About Inky Co.
The more we learnt about Inky Co. the more we loved them. Inky Co. wrapping paper is made with 100% solar energy power and is sourced from accredited paper mills that supply international Chain of Custody certified paper products.
Their paper is fully recyclable, as is the packaging and they help to support a community wind farm as well. Now if that’s not sustainable wrapping for you, we don’t know what is!
So, who else just heard the term belli-bands for the first time? It’s like those songs you know every single lyric to, but never actually know the name of the artist. We’ve seen these wrapping bands added to professionally wrapped gifts plenty of times before, but have never really known what they were called. They’re the patterned / coloured bit of paper that wraps around the middle of the gift, sitting under the ribbon, but on top of the wrapping paper (see below). They’re a gorgeous addition to any gift, and they’re a great way to add some life to a plainer wrapping paper.
Check out some of the gorgeous products from Inky Co. below.
3. Up-cycle what you already have.
How many online deliveries have you received that are stuffed with layers of paper and packaging? Sometimes it even seems a bit OTT. You fight through it like a game of pass the parcel, all for a teeny tiny travel size mascara. Well, now you can fold and store that unblemished paper for the next time you need to wrap a gift!
The same goes for when you receive a gift. Unless you’re shredding the paper like an angry cat, you can usually salvage the wrapping paper and if it came with a ribbon, even better! We’ve kept (hoarded, whatever) a draw full of perfectly good ribbons and reused them to wrap gifts. You’ll be surprised at how much you can reuse, if you’re looking for it.
4. Kraft Paper.
Kraft paper is your cheap, eco friendly, blank canvas for gift wrapping. You can opt for the rustic look by adding a little bit of string instead of ribbon. Simple, easy, stunning. Or, get a bit creative, and decorate the paper yourself. You can even draw up a crossword puzzle for the gift receiver to find a little message or their name, hidden within it.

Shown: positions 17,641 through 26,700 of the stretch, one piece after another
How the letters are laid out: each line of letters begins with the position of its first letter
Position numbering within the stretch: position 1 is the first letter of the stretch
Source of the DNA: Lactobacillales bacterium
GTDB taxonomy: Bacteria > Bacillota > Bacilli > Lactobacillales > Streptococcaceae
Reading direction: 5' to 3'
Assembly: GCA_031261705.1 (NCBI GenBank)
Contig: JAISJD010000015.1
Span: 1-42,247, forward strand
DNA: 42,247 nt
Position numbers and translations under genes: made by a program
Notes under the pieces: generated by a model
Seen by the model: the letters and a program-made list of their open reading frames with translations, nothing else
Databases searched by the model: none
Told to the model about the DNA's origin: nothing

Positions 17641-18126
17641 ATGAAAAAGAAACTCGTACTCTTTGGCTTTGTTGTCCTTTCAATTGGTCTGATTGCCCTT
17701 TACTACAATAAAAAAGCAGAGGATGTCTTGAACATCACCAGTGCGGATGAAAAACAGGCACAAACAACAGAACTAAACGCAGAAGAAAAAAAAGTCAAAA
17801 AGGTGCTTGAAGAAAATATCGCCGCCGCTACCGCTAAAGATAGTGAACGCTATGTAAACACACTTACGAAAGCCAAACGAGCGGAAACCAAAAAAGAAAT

You can also liven up the outside by adding some organic decorations such as lavender, eucalyptus or dehydrated citrus. It’s up to you, so have a bit of fun with it! Here’s some of our favourite ways to level-up kraft paper from basic to beautiful.
5. The Chip Packet Wrap Hack.
Try saying that ten times fast!
We’ve put this at the end, because let’s be honest, this gift wrapping alternative may not be for everyone, but it’s certainly a great way to reuse a piece of packaging that would usually go straight in the bin, without a second thought. Plus, it might help you feel better about the chips you just inhaled! You just need to pick your audience, so this style goes appreciated and not frowned upon.
The process is simple; eat the tasty chips, cut the empty packet down one side, clean the packet with water and soap (no, just licking off the crumbs will not do!), wipe down with a tea-towel, then leave out to air dry and you’ve got yourself a piece of shiny wrapping!
Just remember that you want the shiny silver on the outside! We know we’re using an old chip packet, but the gift receiver doesn’t need to know that…until they unwrap the gift atleast, and by then they’ll be too distracted by the perfect gift you bought from them from their Wrapt About wish list, to care about the chip wrapping!
To sum it all up, there’s more than one way to wrap a gift, and opting for an eco-friendly option now and then is a great way to help reduce the amount of environmental and financial waste that sometimes comes with gifting.